So another online playlist has hit my radar (only about a year late or so, so I’m getting better!)
Anyway, this time the site is projectplaylist, which creates an online playlist for you.
The advertising is a bit of a turn off, but the interface itself is very sleek and sexy…
The good news… it has a great range, as it scours the net and finds the suitable streaming files for you.
Side tip… it’s also great for finding online mp3 files that you can download. Not that we would ever advocate that or anything…
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“Every number, represents a human being
who was a father, who was a mother
a son or a daughter of this land…oh
it ain’t worth my life…oh
you are here today, tomorrow you are gone
you don’t wanna be another number in the book”
Luck Dube, “The Other Side”
It is with heavy heart that we make this post; while we were offline, we have learnt that one of the lights of South African music, and indeed, a shining star of Reggae music in general, Lucky Dube, has been tragically gunned down and passed away in what is being called an “attempted hijacking”.
Dube was dropping off his children at a family member’s home when he was attacked by car thieves. Lucky is survived by a new wife and seven children.
Dube leaves behind a musical legacy second to none. His political questioning meant that Lucky sang for the people, wanting everyone to live together; in some dark times, he truly was a voice for the voiceless.
Via Reuters, we’ve seen that Led Zeppelin is finally going to release their music to be sold online.
Page and Plant has previously indicated that they would only be releasing a 24-track sampler via iTunes, but that tune has now changed, with the announcement that “the complete Led Zeppelin catalogue will now be available digitally”, and not only exclusively through iTunes, but rather “all online music retailers”.
Reuters labels the Led “one of the last major pop music acts to offer their catalogue digitally.”
I could point out quite a few errors with that short sentence, but hey, I’ll let sleeping dogs lie.
In the end, what’s left to say, but… that’s “A Whole Lotta Love”!
Sigh. I can’t believe I’m mentioning her name in this blog at all, but given past posts, it deserves a mention.
Found via Techcrunch, it appears that Madonna is (in a way) following suit. While she is not offering free to public music just yet (ala NIN and Radiohead), it appears that Madonna has dumped the record industry.
As we said before… this avalanche is simply waiting for one more snowflake…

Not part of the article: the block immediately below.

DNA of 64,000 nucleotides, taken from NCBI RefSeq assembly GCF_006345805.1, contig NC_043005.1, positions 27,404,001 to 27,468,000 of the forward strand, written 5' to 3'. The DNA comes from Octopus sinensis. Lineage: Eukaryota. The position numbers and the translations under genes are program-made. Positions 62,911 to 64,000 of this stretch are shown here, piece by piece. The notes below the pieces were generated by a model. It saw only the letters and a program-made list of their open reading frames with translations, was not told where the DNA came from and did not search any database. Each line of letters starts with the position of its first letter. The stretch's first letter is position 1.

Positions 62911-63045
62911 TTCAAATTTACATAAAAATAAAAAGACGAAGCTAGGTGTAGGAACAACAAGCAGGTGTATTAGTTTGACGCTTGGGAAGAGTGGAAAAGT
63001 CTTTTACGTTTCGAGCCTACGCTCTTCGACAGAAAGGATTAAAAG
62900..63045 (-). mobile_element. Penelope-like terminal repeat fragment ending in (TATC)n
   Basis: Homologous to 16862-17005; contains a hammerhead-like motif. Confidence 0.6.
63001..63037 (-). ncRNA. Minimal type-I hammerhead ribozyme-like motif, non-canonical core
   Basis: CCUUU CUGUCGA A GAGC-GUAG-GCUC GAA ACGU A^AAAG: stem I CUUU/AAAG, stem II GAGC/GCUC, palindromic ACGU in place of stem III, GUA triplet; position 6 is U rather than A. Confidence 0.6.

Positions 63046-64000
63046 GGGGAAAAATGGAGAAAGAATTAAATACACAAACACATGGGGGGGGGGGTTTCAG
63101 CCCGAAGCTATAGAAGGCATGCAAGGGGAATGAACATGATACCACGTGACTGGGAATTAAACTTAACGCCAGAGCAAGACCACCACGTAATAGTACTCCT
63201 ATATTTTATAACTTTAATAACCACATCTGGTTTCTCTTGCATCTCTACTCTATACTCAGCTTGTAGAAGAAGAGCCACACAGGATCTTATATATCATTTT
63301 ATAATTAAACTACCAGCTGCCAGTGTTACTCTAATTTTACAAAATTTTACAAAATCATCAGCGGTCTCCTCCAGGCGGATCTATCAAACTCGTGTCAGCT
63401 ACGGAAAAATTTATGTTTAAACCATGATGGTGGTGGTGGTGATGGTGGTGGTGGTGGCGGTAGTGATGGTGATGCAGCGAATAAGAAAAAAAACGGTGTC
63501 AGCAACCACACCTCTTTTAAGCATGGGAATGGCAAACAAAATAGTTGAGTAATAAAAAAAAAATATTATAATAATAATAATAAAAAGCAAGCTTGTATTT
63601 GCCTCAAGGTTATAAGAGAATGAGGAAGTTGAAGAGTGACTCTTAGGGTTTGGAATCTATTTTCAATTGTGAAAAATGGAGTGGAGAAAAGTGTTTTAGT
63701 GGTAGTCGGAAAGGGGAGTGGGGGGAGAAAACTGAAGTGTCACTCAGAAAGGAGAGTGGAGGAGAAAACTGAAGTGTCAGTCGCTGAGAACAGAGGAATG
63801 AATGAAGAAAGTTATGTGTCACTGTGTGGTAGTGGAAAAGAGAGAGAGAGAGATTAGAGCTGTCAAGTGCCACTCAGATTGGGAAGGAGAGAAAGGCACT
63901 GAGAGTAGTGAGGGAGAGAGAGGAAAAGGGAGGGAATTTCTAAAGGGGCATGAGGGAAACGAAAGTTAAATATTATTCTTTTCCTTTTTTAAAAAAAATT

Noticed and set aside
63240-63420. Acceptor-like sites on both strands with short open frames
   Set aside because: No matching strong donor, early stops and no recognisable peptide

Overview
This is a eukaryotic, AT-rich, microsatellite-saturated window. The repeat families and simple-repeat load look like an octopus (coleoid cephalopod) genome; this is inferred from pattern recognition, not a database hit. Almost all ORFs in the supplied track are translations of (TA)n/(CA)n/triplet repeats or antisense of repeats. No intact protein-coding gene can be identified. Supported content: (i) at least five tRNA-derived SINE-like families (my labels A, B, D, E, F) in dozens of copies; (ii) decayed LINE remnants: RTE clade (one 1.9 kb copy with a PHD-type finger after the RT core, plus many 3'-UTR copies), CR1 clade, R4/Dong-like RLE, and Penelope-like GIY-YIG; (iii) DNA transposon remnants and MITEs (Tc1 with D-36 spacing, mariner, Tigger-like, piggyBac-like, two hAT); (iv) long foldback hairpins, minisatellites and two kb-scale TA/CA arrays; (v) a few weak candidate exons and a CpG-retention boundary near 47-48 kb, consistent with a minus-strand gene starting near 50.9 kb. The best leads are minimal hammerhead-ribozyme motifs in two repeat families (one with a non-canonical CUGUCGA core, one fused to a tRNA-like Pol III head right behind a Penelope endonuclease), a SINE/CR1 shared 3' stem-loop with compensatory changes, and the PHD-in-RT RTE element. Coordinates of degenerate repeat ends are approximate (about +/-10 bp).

As a side note, we think we should point out that The Charlatans role in all this seems to have been underplayed. Check out the article at XFM for more about how they got the ball rolling.
While things are not set in stone now, it looks like the free release of music is sealing the coffin on the current incarnation of the record industry.
Following on from his “Steal my shit” speech in Australia last month, Trent Reznor, via the NIN site, released the following statement:
I’ve waited a LONG time to be able to make the following announcement: as of right now Nine Inch Nails is a totally free agent, free of any recording contract with any label. I have been under recording contracts for 18 years and have watched the business radically mutate from one thing to something inherently very different and it gives me great pleasure to be able to finally have a direct relationship with the audience as I see fit and appropriate.
If two of the biggest acts in the industry can see the digital writing on the wall and totally embrace it—that the old way of doing business is broken—why can’t the labels? What Radiohead and NIN are showing is that the business model “of the future” feared by entrenched interests isn’t arriving some time in the horizon. It’s touching down now.
Couple in three new bands to Gizmodo‘s statement, and we can see an avalanche, waiting for just one more snowflake…
After much wait, “In Rainbows” is now playing on my computer as I type. There’s a feeling of ambivalence for me here. The problem, for me, is that in some parts, Radiohead sounds even… well… slightly generic. Recalling hints of Muse and other contemporaries in parts. Now, this is itself is not a harsh denigration, but for a band such as Radiohead? Generic should NEVER even enter the mind.
In my opinion, the album doesn’t open all that strongly. In fact, I find myself constantly skipping through “15 Steps” and “Bodysnatchers” both. Surprisingly, it’s not until the seemingly ‘disconnected’ “Nude” that I actually feel the band is reaching out and connecting, and not just going through the paces.
The album begins to pick up from the second half of “Weird Fishes/Arpeggi”, but it is really with “All I Need” that the band explodes into greatness. Recalling cast shades of their… well, newness, experimentation, it grips you and refuses to let you go. The crescendo, roughly 3 minutes in, is beautiful in its simplicity. The brief “Faust Arp” continues this buoy, before leading into “Reckoner”, with it’s odd shades of Jon Frusciantesque guitars.
“House of Cards”, despite the desperately pop-filled line of “I don’t wanna be your friend/I just wanna be your lover” is certainly one of the stronger songs on the album.
With “Jigsaw Falling Into Place”, it becomes clear what Yorke and co. are doing; they been giving us what we didn’t know we wanted. As much as some may hanker for the sounds of 1995 “The Bends”, it is clear with this song that prog-rock is clearly the camp Radiohead belongs to now.
The album closes… strongly… on the haunting videotape, with its achingly beautiful line “You are my centre, when I spin away… out of control”.
All in all, despite my misgivings, I have the feeling that “In Rainbows” is an album that will grow on the listener after time. And, so often, that has been the case with Radiohead in the past. Pioneers have to deal with strange looks from infidels sometimes.